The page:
Friday, 12 February 2010

Mysore, madam!

It`s been almost two weeks ago that I arrived to Mysore, a medium-sized city (about 700.000 inhabitants) in the south of Karnataka where I am spending four weeks and study at the Ashtanga Yoga Research Institute - one of the main reasons coming to India.
Mysore used to be the seat of the maharaja`s for centuries. They were ruling the whole South-Indian area from here, and the city still keeps something from this historical elegance and respect. It is a city of palaces, the main attraction is an incredibly huge and really wonderful palace in the middle of the town. For the rest, markets, sellers, beggars, crowd, dust and smoke just like in every Indian city - spending one day in the center is like having an attack at my long and respiratory organs.
My yoga school is further away from the center, in a rich suburb area with huge villa`s, broad streets, big cars and motorbikes and elegant Indians. It almost doesn`t feel like India, so clean and neat is the whole environment. But the daily power cuts (reading in the evening with your torch, even preparing food at candlelight), and the lack of water remind me that I am in a different world with different values. I am staying in a little room on the roof, and can use the whole roof as my terrace and enjoy the starlight in the night. Coconut trees all around. It is amazing. In the morning the sun is just rising in front of my door, and the sounds of morning puja`s from the close-by temples make me awake every day. I live in the house of Indians, it`s an in-depth participating experience in their ways and lives. Mala, my landlady taught me how to wash my clothes on her `washing-stone`, hitting out the dirt in their traditional way, provided me with a gas oven to prepare my food on the roof and if the water just stops running from my tap, she is generously sharing her saved water from the big tanks. Once we stayed for two days without running water, doing all our washing and cleaning from buckets - a good way to fully appreciate the fact that we have water at all. Having water is not that evident here than at our side of the ocean - it is usually stored in big tanks on the top of the houses, where it has to be refilled regularly, but like in our case it can happen that it falls out for 1-3 days. So it is always good to have some extra savings and not to waste at all...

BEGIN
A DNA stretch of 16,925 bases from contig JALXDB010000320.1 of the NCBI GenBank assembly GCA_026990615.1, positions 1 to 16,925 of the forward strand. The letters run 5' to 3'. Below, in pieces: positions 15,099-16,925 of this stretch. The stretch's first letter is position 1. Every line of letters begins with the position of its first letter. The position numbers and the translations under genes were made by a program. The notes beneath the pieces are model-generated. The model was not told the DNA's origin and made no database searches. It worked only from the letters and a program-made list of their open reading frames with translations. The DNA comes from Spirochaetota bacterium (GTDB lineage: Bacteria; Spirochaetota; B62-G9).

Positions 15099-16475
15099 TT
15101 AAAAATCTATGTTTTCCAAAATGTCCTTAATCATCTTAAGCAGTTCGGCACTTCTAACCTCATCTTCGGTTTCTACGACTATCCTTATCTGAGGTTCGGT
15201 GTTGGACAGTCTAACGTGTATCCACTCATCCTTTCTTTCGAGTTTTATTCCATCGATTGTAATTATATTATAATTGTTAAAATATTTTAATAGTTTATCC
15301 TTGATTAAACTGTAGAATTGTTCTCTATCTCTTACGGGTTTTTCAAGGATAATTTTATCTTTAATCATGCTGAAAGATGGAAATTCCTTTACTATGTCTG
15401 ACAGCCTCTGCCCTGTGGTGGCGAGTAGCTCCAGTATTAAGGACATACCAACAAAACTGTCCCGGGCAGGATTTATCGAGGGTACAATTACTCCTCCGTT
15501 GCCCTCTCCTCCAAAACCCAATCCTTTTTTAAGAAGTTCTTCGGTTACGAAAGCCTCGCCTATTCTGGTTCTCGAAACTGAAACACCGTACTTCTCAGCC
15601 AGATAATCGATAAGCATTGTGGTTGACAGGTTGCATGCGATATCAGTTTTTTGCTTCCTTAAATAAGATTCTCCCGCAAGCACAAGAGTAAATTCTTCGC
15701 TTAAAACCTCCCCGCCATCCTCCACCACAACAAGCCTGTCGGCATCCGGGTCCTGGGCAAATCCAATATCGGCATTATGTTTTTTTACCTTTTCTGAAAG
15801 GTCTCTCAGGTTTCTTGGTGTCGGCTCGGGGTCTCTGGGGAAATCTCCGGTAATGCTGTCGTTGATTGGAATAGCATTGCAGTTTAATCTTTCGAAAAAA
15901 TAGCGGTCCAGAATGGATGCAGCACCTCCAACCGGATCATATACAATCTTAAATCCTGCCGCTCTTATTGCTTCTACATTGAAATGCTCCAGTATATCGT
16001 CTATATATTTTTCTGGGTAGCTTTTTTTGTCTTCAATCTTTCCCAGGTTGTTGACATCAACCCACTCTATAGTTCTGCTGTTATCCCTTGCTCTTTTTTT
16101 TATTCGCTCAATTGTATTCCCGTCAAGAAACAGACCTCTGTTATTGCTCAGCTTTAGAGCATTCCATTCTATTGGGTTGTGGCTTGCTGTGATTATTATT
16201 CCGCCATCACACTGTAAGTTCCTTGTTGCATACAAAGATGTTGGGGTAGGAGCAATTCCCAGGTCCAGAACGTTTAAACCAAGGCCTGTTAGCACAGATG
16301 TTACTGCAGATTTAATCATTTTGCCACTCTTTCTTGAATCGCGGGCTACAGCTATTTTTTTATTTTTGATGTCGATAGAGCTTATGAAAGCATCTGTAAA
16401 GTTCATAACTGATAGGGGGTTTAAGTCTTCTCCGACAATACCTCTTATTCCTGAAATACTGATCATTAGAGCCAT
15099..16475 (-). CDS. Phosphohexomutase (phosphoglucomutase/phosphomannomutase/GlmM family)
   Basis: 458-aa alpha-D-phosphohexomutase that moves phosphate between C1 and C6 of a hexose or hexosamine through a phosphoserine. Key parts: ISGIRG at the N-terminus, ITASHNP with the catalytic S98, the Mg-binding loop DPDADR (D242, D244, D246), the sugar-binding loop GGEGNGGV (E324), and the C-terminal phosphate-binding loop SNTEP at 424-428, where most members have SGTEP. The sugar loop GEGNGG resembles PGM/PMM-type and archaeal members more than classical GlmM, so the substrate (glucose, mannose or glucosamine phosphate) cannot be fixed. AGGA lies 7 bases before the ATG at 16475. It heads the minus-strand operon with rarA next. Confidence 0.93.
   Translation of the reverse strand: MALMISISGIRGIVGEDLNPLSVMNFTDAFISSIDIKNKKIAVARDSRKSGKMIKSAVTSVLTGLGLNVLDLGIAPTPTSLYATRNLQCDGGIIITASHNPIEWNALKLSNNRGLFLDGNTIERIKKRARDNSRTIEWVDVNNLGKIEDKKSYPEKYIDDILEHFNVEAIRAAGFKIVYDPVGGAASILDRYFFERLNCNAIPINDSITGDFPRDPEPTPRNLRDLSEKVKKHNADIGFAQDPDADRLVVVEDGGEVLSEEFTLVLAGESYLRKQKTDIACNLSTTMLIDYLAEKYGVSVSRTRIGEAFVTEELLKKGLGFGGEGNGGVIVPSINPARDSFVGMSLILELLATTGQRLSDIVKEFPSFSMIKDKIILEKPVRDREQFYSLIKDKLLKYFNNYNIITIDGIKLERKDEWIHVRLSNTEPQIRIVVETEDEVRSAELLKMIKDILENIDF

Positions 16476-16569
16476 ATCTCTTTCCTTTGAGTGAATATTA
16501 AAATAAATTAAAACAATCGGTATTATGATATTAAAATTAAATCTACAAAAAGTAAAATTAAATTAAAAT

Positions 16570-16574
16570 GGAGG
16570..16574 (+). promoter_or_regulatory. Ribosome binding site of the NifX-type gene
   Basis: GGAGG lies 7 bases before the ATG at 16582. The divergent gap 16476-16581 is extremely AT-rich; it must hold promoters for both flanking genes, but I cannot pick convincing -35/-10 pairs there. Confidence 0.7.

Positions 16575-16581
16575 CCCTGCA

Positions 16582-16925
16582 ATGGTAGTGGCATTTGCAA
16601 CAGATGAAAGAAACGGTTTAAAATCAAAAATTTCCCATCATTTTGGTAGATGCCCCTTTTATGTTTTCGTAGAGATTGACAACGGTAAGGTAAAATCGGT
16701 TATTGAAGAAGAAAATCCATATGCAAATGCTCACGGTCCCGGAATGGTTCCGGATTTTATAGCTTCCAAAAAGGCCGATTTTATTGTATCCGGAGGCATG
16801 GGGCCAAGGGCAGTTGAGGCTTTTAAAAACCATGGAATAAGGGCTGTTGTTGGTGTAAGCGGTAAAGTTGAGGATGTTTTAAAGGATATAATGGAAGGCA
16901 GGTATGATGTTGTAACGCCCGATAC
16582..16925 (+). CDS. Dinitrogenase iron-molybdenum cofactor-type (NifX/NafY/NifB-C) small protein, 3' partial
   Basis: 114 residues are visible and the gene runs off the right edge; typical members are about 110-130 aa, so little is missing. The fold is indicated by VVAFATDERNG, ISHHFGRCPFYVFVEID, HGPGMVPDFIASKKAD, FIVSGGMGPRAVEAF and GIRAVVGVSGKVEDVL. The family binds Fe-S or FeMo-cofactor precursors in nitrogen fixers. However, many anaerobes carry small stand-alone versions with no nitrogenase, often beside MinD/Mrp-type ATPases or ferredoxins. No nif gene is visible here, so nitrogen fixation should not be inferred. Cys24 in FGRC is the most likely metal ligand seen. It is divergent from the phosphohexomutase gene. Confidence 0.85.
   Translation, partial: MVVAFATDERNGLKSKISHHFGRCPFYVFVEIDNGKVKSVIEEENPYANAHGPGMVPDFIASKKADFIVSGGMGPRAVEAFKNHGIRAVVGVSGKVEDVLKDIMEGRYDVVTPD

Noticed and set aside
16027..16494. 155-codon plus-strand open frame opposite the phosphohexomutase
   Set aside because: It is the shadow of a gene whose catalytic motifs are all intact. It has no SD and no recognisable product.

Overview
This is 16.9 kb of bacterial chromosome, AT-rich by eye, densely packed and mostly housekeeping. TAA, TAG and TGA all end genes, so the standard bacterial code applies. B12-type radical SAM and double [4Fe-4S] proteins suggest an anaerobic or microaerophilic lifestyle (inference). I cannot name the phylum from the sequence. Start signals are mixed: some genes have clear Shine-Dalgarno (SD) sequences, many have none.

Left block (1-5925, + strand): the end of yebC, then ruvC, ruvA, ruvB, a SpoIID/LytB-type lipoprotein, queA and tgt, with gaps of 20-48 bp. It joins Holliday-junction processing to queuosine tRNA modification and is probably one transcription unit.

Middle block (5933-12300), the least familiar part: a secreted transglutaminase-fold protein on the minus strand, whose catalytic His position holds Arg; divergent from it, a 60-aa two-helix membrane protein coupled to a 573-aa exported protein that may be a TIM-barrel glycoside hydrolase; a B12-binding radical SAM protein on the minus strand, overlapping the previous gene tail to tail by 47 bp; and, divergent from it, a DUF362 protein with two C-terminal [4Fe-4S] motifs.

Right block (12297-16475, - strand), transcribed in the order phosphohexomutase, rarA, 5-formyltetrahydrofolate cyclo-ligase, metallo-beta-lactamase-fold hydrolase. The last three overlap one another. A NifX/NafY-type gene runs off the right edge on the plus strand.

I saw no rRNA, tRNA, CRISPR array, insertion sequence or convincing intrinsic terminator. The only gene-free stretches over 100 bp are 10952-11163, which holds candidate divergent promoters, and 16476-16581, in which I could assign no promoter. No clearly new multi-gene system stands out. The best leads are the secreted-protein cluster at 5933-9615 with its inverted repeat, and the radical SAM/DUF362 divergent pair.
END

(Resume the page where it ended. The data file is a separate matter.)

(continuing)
The yoga... well, the yoga in this world-famous shala where ashtanga is originating from... is intense... We have morning classes in the so-called `Mysore style` 4 days a week, which means that we are doing our self-practice and the teachers are adjusting and helping around. 2 other days we have led class, when we all move together and the teacher `conducts`, saturdays are free. There are also chanting, yoga sutra`s and sanskrit for those interested. The classes are fully packed, mats right next to each other, the temperature and the energy-level in the room high, and as expected, only the crazy ashtanga-freaks from the West... No Indian students, only the two teachers - the daughter and the grandson of the yogaguru Sri K. Patthabi Jois. Guruji was the person who made up this special structure of yoga asana`s what we call today Ashtanga Yoga. It is a very dynamic, intense, sweaty and yang-style yoga - from those more into the slow-motion hatha directions it is getting critic enough. Still, ashtangais very much purifying, builds up much of strength with a regular practice, and we just simply like it... I feel very grateful that I could come to this place and see how it is taught at the place of its origin.
Life is slow and peaceful here. In the morning we do this intense practice, some days take some filosofy classes till noon, and for the rest just hanging-around... Going to the pool, to the city, reading a lot, receiving many reiki sessions, giving massage, but all in a very slow motion... And the summer is coming closer and closer, which means the afternoons are getting sooo hot that we better avoid doing anything in that critical hours...

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